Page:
Score is a new dating app for people with good to excellent credit
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Score is a new dating app for people with good to excellent credit


There is a new dating app just in time for Valentine’s Day, but there’s a catch: you must have at least a 675 credit score to use it. Launched today by financial platform Neon Money Club, Score is a dating app for people with good to excellent credit, and it seeks to help raise awareness about the importance of finances in relationships.

“We need to take the conversation to areas where finance isn’t traditionally discussed,” Luke Bailey, co-founder and CEO of Neon Money Club, told TechCrunch, adding that traditional methods of raising financial awareness are outdated. “Before you can educate people, you need to get their attention. With Score, we’re bringing the conversation to dating.”

Talking about money is often uncomfortable, but the reality is that finances can be an important part of relationships for a lot of people. According to CNBC, most U.S. citizens believe debt is a solid reason for a divorce. Indeed, financial issues are one of the leading causes of divorce in this country.

The idea for the app was conceived at last year’s AfroTech. Neon Money Club was already looking for a way to address credit health, and it threw a party that saw hundreds of people flood the streets of Downtown Austin. As people lined up, Bailey and his team started to ponder what they could ask these partygoers that would make them feel comfortable talking about finances.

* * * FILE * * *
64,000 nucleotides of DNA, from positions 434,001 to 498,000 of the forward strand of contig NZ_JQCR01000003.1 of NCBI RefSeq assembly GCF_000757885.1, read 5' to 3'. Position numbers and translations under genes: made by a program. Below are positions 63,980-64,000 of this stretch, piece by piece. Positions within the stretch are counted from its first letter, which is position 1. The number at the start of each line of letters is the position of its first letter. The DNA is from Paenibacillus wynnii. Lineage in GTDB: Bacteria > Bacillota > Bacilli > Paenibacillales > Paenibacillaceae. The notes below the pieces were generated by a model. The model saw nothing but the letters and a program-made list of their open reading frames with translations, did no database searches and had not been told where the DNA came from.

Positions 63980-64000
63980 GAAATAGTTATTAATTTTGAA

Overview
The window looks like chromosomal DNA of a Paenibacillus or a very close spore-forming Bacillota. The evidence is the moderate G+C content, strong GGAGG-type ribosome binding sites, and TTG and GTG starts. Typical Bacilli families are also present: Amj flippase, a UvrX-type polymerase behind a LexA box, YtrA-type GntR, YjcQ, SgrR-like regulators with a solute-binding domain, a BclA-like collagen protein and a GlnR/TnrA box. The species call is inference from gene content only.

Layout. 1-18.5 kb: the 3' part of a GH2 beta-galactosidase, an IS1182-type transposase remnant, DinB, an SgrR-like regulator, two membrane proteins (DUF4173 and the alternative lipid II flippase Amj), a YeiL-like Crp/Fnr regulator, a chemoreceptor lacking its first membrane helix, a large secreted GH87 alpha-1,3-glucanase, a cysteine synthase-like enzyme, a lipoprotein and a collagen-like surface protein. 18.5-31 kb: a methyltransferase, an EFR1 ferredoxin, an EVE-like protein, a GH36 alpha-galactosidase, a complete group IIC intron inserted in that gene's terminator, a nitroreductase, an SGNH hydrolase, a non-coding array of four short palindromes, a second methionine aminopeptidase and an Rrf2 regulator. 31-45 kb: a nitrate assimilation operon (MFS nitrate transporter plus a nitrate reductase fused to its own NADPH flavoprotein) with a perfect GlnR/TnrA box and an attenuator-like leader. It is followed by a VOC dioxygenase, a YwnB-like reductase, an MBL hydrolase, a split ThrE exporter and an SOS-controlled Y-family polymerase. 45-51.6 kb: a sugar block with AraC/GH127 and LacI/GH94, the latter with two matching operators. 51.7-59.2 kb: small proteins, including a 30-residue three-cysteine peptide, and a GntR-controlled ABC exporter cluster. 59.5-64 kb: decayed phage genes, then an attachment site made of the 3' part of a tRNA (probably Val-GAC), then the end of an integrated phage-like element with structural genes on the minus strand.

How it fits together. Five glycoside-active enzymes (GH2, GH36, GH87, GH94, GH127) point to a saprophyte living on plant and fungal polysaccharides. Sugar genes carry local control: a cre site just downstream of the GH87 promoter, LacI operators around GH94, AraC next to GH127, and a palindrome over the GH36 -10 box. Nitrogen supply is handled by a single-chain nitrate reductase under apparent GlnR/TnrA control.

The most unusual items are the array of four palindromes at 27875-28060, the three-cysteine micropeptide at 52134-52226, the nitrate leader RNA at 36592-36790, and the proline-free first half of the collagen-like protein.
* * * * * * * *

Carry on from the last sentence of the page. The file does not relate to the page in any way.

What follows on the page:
Neon Money Club Score app

Neon Money Club is a creative studio that focuses on fintech products.

“We decided to ask one question: ‘What should the minimum credit score be for someone you’re dating?” Bailey said. “That question later became Score.”

The app will only be available for a limited time (around 90 days), and prospective users must apply to get access. On signing up, Neon Money Club will do a soft credit check on users that will not impact their credit reports, and the score will not be displayed on the app, Bailey said. If approved, users will have access to financially like-minded people on the app. People are also not matched based on credit tiers, so someone with a score of 700 can match with someone who has a score of 800. From there, it’s swipe left or right as usual.

The exclusionary aspect of the app is no doubt going to rub some people the wrong way, especially when you consider that the average U.S. citizen’s credit score is 716, with Black and Hispanic people more likely than other racial groups to have a score below 640. When asked about how people could perceive the app as perpetrating the class divide, Bailey said that having good credit is more aspirational than it is classist. He also pointed out that it’s completely possible to have a high income with low credit. Those denied access to Score will be sent to resources to improve their financial literacy and to credit builder Grow Credit to help them boost their credit scores, he said. “Afterwards, those people are sent back to us to qualify for our products,” Bailey said, adding that it’s an intentionally positive cycle. “There needs to be more awareness about the doors that can be opened with a good credit history.”

Neon Money Club launched in 2021 with the aim of tracking financial literacy, and last year became the first Black-owned tech business to launch a credit card with AMEX. The card allows people to convert credit card points into cash that they can then invest in the stock market.

The company has raised more than $10 million in venture capital, according to Pitchbook.

“We need more creative and diverse voices in the world of finance,” Bailey said. “We aren’t the only people who think like this. The industry just needs to open more doors for others like us.”



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